In a time when the world is facing major social and environmental challenges, Oslo Architecture Triennale 2022 spotlights neighbourhood as a place and horizon for rethinking our cities. With the working title Mission Neighbourhood – (Re)forming communities, the Triennale will explore how we form the places we share.
What do we mean by “neighbourhood”? Neighbourhoods represent the sum of everyday places we share with one another: The streets, squares, bus stops, kindergartens and schools, the places where we shop and meet – when possibilities allow. The neighbourhood is where communal activities take place. But it is also the context where the structures of society at large are expressed. The neighbourhood scale reveals our ability as a collective to handle challenges and create meaningful frameworks for everyday life.
For 18 months, towards the festival in the fall of 2022, the Triennale will be an open laboratory for our joint investigation of ways to form the neighbourhoods of the future: What are the features of good neighbourhoods? How can infrastructure such as roads be transformed into neighbourhood spaces? How can institutions, schools and offices be designed so they accommodate more diverse uses and users? And we will take a closer look at ways to reform the systemic premises of neighbourhood development: What is the value of good neighbourhoods – for the individual, for the public health and for sustainable societal development? How can politicians and the public administration create better conditions for fostering neighbourhood quality? How can capital benefit the public good in urban development?
The open laboratory is a local, national and international platform where professionals and citizens meet to create more thriving, fair and inspiring neighbourhoods. We will bring forward the skill and ambition, existing both within and outside of professional circles, to contribute to a more empathic take on city development. It will showcase practices, people and projects that contribute to neighbourhood thinking – from the local transformation of a single street to large-scale visionary city planning. We will shed light on neighbourhood’s past, present and future to show the wide array of possible diverse, vibrant communities.
The theme builds upon a surging global interest in developing the local environment, such as the Parisian 15-minute City and Barcelona’s Superblocks. The Covid 19-pandemic has clarified the importance of neighbourhood, as well as significant inequalities when it comes to access to neighbourhood qualities. The Triennale aims to add insight, ideas and proposals for action that can help build more quality neighbourhoods for the many.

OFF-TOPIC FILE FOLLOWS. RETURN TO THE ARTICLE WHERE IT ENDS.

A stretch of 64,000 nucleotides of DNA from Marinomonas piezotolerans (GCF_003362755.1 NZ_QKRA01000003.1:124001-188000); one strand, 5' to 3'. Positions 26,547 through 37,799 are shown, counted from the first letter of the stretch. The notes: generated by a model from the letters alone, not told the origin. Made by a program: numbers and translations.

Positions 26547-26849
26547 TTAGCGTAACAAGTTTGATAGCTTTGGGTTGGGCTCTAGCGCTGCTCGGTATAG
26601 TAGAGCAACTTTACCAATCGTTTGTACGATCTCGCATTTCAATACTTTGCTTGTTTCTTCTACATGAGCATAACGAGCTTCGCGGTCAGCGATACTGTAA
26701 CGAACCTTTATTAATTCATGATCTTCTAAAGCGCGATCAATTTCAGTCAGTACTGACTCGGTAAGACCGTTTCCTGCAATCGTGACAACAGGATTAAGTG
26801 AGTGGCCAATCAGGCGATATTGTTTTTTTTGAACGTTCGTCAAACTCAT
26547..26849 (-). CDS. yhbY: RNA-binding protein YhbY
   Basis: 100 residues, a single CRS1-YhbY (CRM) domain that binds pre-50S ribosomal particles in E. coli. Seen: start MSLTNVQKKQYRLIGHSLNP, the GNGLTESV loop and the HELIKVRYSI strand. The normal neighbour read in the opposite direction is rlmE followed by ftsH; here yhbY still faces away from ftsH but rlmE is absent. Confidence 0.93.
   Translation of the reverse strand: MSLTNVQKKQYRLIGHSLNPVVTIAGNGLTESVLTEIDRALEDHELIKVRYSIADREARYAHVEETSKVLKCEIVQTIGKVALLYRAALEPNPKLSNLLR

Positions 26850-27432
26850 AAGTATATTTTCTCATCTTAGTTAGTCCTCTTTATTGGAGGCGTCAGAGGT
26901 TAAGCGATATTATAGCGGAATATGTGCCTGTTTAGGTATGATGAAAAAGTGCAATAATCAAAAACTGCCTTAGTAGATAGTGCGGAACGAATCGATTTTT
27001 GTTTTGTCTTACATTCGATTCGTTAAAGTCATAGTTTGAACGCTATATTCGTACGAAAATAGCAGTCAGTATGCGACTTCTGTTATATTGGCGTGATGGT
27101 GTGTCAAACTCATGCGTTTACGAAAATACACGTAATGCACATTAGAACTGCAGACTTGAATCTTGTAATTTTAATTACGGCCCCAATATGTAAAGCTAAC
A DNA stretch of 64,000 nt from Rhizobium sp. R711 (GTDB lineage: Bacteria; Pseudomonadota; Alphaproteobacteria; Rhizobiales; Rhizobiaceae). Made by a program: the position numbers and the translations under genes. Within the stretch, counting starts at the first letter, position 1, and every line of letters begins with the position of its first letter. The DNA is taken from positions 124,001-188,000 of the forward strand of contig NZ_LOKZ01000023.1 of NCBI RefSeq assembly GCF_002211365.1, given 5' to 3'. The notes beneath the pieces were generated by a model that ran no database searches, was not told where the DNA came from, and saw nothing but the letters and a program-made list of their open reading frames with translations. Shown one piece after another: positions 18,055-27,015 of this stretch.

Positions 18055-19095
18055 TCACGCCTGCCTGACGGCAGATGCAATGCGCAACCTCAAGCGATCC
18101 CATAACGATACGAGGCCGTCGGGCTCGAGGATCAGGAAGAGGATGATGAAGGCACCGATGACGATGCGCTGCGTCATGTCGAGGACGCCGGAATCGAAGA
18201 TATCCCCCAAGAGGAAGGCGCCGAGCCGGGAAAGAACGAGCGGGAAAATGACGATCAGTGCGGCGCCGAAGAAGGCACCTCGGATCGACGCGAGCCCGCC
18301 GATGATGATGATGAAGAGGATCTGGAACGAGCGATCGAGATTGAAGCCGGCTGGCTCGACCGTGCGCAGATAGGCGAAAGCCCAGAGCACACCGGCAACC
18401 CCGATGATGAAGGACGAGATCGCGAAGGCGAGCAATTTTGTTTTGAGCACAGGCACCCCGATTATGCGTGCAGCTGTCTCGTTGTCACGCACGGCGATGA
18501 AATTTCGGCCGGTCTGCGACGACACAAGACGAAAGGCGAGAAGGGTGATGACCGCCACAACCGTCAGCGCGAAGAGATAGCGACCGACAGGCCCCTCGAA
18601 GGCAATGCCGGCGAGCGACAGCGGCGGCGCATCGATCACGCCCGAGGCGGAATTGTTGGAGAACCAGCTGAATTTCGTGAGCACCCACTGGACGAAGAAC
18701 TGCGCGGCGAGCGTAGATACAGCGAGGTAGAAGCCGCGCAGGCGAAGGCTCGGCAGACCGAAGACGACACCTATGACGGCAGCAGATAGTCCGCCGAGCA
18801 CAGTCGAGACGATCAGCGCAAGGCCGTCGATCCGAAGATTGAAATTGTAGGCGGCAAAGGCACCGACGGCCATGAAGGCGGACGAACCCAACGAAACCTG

Mission Neighbourhood is an invitation to heighten the collective imagination regarding the spaces of everyday life. As with any mission, there is a goal: To visibly boost critical and constructive inquiry into the possibilities of neighbourhood within and across different disciplines. We seek responses and responsibilities: What must be done? Who can do it? What is our responsibility? And last, not least: What can we accomplish together?
About the Oslo Architecture Triennale 2022
- The Theme launch marks the start of a year and a half of exploration through partnership, open calls, debates, research and much more.
- Research and development of neighbourhoods in Oslo will be at the centre of the Triennale activities, while simultaneously, we will seek out international projects, perspectives and best practices.
- The Triennale is underway with a network gathering bigger Nordic cities to share knowledge on neighbourhood culture and development.
- A series of open calls will be announced during the fall of 2021, asking for both international examples and visions for specific development areas in Oslo.
- The Triennale opening 21-25 September 2022 kick starts the autumn’s program of activities and experiments in neighbourhoods in Oslo.
- The outcome of the Triennale will be compiled in a publication that sums up ideas and actions for neighbourhood thinking and development.
- Oslo Architecture Triennale 2022 is directed and curated by Christian Pagh and developed by the OAT secretariat in collaboration with the Triennale members and a range of partner organizations.